Summary "By defining Alzheimer's Disease as a spectrum disorder---like autism, it affects different people differently---Dr. Gayatri Devi offers new hope for its millions of sufferers. A neurologist who's been specializing in dementia and memory loss for more than 20 years, Dr. Devi shares the stories of her patients in the kind of narrative medical writing that grips the reader, humanizes the science, and offers equal parts practical wisdom and advice. She explains the importance of an early diagnosis; drugs and therapies that can help manage the disease; and how to cope, from maintaining independence to the best ways to fight depression and apathy. There are chapters on sexuality, genetics, communication, even staying on the job---because through her practice, Dr. Devi knows that the majority of Alzheimer's patients continue to live and work in their communities. They babysit the grandkids, drive to the store (or own the store), serve their clients, or otherwise live fulfilling lives."--Back cover.
Subject Alzheimers disease
Subject Dementia




 annotations (2)


Annotation 1 The neurologist and Director of the New York Memory and Healthy Aging Services redefines Alzheimer’s as a spectrum disorder and offers hope and advice to both those diagnosed and their family members for maintaining dignity, independence and continuing to live fulfilling lives.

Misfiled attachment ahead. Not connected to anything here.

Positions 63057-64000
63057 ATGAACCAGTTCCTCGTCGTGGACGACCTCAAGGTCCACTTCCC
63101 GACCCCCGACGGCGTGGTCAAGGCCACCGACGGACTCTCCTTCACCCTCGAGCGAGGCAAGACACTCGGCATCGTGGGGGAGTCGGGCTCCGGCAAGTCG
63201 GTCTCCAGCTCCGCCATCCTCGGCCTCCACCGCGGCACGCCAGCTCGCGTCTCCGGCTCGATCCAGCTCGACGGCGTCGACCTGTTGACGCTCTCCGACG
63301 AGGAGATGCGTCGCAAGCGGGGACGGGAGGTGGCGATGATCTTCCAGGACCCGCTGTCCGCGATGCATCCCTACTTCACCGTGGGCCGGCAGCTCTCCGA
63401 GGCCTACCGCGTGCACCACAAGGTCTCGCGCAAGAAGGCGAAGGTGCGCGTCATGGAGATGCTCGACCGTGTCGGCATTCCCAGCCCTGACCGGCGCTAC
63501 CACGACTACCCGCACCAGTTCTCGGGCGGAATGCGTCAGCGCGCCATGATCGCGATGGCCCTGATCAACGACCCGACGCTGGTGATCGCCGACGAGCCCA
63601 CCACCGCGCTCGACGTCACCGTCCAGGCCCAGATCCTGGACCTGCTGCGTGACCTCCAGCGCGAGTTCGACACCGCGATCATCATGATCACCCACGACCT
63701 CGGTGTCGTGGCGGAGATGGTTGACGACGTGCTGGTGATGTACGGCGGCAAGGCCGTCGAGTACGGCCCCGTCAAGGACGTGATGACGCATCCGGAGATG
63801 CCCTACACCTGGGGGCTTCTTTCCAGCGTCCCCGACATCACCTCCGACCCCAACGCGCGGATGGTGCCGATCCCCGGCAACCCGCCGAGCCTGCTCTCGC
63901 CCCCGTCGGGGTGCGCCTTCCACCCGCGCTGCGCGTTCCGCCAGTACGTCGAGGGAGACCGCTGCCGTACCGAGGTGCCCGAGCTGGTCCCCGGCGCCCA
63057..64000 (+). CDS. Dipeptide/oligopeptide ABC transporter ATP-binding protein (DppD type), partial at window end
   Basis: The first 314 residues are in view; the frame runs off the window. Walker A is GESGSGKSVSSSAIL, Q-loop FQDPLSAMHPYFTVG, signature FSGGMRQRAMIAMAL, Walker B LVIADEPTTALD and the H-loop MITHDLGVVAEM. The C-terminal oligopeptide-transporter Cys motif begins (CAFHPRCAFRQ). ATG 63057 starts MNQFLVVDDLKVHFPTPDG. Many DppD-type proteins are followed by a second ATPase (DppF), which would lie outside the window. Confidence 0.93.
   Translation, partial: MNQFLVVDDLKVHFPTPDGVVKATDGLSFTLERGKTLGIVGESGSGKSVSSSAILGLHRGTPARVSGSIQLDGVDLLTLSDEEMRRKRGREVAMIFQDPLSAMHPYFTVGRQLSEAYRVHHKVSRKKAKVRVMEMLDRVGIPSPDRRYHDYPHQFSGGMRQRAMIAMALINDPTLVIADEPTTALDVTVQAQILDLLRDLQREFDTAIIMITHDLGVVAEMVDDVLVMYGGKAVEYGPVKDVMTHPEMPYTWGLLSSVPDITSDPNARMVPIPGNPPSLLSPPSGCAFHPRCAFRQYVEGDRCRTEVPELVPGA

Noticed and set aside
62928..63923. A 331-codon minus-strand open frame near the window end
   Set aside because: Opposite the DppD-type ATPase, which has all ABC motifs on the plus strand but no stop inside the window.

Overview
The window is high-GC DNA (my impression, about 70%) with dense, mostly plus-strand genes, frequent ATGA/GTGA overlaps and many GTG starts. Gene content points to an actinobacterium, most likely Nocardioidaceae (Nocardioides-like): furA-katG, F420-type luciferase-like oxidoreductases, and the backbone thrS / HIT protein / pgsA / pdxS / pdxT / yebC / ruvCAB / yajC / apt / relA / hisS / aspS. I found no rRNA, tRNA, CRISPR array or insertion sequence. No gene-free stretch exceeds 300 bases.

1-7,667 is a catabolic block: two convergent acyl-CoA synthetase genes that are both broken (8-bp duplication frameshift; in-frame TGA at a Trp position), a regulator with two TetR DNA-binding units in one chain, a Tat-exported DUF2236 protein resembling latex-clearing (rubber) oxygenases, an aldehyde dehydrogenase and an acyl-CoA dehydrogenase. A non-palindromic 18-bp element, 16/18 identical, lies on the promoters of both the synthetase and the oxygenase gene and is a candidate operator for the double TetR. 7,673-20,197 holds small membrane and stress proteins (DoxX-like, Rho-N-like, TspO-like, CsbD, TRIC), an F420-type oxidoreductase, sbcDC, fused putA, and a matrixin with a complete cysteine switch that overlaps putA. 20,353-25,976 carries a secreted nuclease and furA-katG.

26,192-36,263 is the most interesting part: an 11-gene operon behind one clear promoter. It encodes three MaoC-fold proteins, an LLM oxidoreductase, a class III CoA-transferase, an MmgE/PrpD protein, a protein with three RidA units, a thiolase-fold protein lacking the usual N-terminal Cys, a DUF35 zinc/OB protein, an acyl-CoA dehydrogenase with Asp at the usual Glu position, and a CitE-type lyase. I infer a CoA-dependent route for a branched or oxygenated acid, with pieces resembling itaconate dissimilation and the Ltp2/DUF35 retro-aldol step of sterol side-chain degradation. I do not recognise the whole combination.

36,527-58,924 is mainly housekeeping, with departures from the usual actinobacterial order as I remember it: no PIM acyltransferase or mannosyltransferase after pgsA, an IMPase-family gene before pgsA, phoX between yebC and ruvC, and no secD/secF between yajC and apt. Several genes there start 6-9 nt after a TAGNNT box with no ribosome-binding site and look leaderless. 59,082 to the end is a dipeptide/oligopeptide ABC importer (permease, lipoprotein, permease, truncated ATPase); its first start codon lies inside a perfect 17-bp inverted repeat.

Annotation 2

Imagine finding a glimmer of good news in a diagnosis of Alzheimer’s. And imagine how that would change the outlook of the 5 million Americans who suffer from Alzheimer’s disease and other dementias, not to mention their families, loved ones, and caretakers. A neurologist who’s been specializing in dementia and memory loss for more than 20 years, Dr. Gayatri Devi rewrites the story of Alzheimer’s by defining it as a spectrum disorder—like autism, Alzheimer’s is a disease that affects different people differently. She encourages people who are worried about memory impairment to seek a diagnosis, because early treatment will enable doctors and caregivers to manage the disease more effectively through drugs and other therapies.

Told through the stories of Dr. Devi’s patients, The Spectrum of Hope is the kind of narrative medical writing that grips the reader, humanizes the science, and offers equal parts practical advice and wisdom with skillful ease. But beyond the pleasures of great reading, it’s a book that offers real hope. Here are chapters on how to maintain independence and dignity; how to fight depression, anxiety, and apathy; how to communicate effectively with a person suffering from dementia. Plus chapters on sexuality, genetics, going public with the diagnosis, even putting together a bucket list—because through her practice, Dr. Devi knows that the majority of Alzheimer’s patients continue to live and work in their communities. They babysit their grandkids, drive to the store (or own the store), serve their clients, or otherwise live fulfilling lives. That’s news that 5 million people are waiting to hear.